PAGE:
I think "church people" pride themselves in how long they have been a Christian. This is held up like a badge of honor. They come to church, pay their tithes, get their highly expected entertainment, and go back home. Not to mention the harsh glance at a knee length skirt served up with a gossipy best friend's "can you believe she would wear that" statement. It doesn't matter to them how they have served their community, loved their neighbor, led others to Christ, read their bibles, or given to the poor. They use this position in the church just like the military spouses used their husband's rank. I'd rather have Jesus anyday!

Maybe new Christians are undervalued. Maybe new Christians have a lot more to offer than the 25-year Christian. Many "mature Christians" have trouble adapting to new ideas, changing old habits, and getting rid of this idea of how the younger Christian is supposed to be. Why can't we read the bible on an iPhone app? Why can't we text our friends to say hi when we have a break from our kids? Why can't our music in church be a little louder and have an edge that captures the heart of a new generation? Why do we have to conform to YOUR ideas? What is Christ's idea for us? That's the focus, Jesus Christ!

I have done church both ways. I have pretended and tried to act the part, which I became very good at. And then I decided to get real and make sure that I was doing it the right way. I only get so much time on earth to make it happen and I'll do it honestly and with one person in mind! When someone finds it hard to believe that I have never heard a Christian song from the 90's, I don't mind telling them I was listening to Rap, Not Amy Grant! It's a part of who I am. It's a part of my personal life and walk with the Lord.

I challenge people's ideas, I ask the dumb questions, I read my bible from an iPhone, I listen to Sheryl Crow, I wear jeans to church, I prefer The Message over the King James, I text scriptures to my friends, I watch noneducational garbage on TV, and I love pop-culture. I also teach children about Jesus and how to pray, I serve my church with all of my heart, I tell strangers about Jesus Christ, I teach my family how to serve Christ, I encourage old and new Christians to be all that God wants them to be, I love my enemies, and my WHOLE life is given to Christ every single day.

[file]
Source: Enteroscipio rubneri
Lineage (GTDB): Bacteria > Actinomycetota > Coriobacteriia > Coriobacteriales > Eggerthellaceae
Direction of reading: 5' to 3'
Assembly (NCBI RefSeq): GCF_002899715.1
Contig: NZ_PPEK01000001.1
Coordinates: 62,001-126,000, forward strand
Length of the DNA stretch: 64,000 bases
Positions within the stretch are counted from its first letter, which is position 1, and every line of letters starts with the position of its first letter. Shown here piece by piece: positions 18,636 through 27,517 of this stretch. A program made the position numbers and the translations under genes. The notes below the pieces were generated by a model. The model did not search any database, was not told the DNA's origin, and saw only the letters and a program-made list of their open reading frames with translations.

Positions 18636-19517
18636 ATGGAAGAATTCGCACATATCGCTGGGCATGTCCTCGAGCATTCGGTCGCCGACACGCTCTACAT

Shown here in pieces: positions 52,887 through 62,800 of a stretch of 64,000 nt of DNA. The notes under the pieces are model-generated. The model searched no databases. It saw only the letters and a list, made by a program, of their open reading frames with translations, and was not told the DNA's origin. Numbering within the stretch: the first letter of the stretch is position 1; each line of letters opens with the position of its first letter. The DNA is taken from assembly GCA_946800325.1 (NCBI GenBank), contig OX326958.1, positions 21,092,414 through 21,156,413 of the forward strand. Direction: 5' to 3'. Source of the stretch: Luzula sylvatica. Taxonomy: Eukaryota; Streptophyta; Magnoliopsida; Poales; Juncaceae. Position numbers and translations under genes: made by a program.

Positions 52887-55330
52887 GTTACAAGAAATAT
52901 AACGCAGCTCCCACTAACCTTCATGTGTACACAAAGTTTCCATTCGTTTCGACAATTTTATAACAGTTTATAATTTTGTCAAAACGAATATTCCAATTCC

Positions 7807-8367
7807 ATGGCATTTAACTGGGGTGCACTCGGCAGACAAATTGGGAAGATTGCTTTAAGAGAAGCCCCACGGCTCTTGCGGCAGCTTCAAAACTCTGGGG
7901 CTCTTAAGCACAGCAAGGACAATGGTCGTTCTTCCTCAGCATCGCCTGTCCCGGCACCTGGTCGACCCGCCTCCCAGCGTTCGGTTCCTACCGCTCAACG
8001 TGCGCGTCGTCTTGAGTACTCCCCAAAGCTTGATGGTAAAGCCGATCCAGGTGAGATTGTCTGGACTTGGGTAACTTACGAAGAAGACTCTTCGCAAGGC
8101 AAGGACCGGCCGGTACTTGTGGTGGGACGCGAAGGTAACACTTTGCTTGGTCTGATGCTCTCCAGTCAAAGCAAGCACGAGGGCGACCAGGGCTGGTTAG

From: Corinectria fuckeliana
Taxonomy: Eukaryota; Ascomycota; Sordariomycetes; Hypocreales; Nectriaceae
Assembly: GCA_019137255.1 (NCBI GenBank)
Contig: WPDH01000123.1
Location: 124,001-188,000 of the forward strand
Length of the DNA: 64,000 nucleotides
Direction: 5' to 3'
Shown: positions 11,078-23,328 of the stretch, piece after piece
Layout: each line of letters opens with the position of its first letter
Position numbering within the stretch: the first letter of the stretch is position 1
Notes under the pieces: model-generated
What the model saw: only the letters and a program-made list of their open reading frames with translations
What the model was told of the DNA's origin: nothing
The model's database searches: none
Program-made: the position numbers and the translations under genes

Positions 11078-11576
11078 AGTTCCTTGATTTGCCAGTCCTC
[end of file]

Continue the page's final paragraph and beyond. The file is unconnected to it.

I am a new Christian. EVERYDAY!

Steep your life in God-reality, God-initiative, God-provisions. Don't worry about missing out. You'll find all your everyday human concerns will be met. Matthew 6:33 (The Message)

1 comment:

Ashley Hlavaty said...

Your amazing Kelly! I understand exactly what you mean about being judged by how Christian you are. Unfortunately, sometimes it comes from within your tightest circles - military wives, church, or in our case our family. We are constantly judged by whether our relationship with Christ is how its "supposed" to be. I'm glad to hear that you'll accept us no matter what!